The building practitioners were of the opinion that they have more control over the performance of the technical installations than over the building operation and user behavior. Thus, they considered it less important to separate the energy performance of the building from the performance of the technical installation. However, the case study showed that the specific purchased energy (I7) was significantly influenced by the heating system. The system boundary of the specific purchased energy indicator includes the efficiency of the heating system and the energy produced by solar panels is excluded. Therefore, requirements on the specific purchased energy indicator may promote buildings with highly efficient heating systems or solar panels. The building practitioners expressed concerns on this subject; that requirements on specific purchased energy (I7) may lead to more focus on technical installations such as heat pumps and solar panels and less focus on energy efficient building envelopes. Separating the energy performance of the building and of its technical installations may help to determine the deviations from the energy performance criteria due to the technical installations. The case study showed that the specific net energy indicator (I6), as well as L (I5) evaluated based on net energy, was less influenced by the parameters related to the technical installations (P6–P8) than the specific purchased energy (I7). The specific net energy (I6) and L (I5) evaluated based on net energy may therefore be used to separate the energy performance of the building from the performance of the technical installations.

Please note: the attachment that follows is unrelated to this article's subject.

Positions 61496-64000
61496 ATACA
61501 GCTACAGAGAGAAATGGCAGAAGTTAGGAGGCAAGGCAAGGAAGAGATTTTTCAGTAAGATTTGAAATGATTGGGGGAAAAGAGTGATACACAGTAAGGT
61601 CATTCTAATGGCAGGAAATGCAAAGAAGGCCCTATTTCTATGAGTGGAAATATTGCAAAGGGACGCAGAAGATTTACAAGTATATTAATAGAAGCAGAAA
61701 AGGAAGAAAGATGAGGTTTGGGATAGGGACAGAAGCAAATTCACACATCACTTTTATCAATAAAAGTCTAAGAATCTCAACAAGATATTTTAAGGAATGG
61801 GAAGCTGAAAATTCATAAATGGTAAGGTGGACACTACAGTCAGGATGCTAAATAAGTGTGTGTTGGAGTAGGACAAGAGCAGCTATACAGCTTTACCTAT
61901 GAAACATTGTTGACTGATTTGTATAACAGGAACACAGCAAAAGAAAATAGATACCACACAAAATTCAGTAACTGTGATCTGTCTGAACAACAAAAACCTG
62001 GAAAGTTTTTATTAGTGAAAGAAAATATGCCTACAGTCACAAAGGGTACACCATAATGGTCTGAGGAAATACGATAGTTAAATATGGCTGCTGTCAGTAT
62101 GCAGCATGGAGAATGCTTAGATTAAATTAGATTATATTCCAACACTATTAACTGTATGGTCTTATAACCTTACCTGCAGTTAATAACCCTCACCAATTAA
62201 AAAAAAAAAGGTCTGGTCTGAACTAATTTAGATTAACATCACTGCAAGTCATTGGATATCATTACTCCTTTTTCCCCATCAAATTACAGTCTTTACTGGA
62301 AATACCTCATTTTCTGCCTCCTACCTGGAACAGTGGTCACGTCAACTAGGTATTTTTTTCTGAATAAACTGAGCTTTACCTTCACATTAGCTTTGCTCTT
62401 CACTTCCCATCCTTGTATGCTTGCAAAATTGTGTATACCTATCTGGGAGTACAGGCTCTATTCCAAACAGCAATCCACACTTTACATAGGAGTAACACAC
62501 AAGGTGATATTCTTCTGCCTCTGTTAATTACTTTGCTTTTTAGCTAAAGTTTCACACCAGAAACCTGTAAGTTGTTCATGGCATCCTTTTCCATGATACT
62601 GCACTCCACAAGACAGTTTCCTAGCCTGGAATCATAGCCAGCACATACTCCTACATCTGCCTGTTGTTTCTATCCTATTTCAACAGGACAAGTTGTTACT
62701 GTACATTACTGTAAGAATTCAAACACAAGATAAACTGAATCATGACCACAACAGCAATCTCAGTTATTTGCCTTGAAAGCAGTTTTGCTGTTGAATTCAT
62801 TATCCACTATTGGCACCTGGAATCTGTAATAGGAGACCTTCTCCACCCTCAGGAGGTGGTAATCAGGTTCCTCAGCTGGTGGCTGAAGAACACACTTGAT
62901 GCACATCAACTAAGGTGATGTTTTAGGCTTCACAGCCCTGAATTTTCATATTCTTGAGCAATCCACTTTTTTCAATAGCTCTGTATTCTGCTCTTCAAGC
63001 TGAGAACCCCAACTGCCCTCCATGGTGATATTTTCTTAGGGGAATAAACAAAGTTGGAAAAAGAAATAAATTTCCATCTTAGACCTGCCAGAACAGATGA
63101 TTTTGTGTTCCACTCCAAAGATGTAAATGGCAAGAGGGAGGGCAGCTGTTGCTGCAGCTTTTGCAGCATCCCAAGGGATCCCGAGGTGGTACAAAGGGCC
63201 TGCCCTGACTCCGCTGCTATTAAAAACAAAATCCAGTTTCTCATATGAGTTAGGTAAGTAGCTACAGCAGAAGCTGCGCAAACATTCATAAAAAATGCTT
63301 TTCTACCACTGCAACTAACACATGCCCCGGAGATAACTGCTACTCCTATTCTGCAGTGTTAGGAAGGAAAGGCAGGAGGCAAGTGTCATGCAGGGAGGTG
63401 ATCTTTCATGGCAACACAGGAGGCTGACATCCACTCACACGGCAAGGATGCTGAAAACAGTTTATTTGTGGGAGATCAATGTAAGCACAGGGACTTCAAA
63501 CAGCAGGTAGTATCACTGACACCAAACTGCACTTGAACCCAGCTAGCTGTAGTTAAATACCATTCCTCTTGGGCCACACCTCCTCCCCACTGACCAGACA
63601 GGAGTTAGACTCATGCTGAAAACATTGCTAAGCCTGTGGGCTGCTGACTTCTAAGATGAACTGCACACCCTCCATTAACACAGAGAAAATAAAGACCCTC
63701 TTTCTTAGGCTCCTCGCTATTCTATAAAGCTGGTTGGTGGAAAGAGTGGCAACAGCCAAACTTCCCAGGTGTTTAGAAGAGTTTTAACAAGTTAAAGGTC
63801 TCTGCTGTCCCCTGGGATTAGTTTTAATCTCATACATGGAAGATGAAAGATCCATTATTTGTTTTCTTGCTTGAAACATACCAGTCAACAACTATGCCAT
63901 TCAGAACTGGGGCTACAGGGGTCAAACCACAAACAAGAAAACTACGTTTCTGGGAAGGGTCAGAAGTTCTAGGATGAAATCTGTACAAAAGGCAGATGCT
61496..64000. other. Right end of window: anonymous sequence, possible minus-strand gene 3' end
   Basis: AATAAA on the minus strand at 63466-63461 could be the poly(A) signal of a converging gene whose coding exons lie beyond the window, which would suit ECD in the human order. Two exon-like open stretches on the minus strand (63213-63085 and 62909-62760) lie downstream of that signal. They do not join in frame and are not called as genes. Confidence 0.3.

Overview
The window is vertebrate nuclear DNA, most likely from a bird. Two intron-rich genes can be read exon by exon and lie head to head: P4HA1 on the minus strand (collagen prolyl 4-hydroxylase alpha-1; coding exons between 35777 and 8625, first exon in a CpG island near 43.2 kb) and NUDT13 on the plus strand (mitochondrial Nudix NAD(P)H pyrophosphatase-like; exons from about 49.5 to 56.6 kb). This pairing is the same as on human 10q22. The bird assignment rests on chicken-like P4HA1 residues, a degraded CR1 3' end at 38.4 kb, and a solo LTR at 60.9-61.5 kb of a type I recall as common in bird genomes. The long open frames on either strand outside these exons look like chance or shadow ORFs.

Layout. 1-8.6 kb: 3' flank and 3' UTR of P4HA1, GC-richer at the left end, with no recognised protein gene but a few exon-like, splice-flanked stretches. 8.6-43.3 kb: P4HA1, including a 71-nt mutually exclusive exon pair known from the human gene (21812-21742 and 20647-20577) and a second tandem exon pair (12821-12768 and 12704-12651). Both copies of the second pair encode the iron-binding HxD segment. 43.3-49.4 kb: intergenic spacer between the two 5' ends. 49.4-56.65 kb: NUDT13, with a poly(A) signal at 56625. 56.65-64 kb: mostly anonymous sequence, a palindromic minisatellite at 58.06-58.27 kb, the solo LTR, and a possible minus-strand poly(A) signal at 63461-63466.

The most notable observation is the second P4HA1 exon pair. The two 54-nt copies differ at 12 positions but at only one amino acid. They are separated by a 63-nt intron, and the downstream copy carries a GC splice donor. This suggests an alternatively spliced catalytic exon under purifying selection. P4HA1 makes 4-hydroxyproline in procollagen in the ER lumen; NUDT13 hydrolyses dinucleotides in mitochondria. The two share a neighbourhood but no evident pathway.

One way to avoid influence from the building operation and user behavior is to verify compliance with building energy performance criteria in the design phase, based on design specifications and standardized values for normal operation and user behavior. Accordingly, a majority of the practitioners wanted to verify compliance with energy performance criteria set in the procurement process, during the building’s design phase. However, several respondents also pointed out that such verifications may invite “tampering” with the input parameters in the calculations to achieve the specified energy criteria instead of actually improving the building. Therefore, the building practitioners considered it important for energy performance indicators to be independent of user behavior and building operation, even if compliance with the criteria on them are verified in the design phase. Almost all building practitioners agreed that the energy performance additionally should be verified at a later phase through some sort of measurements. They expressed an interest in cross-checking whether the energy performance verified in the design phase was achieved in the finished building.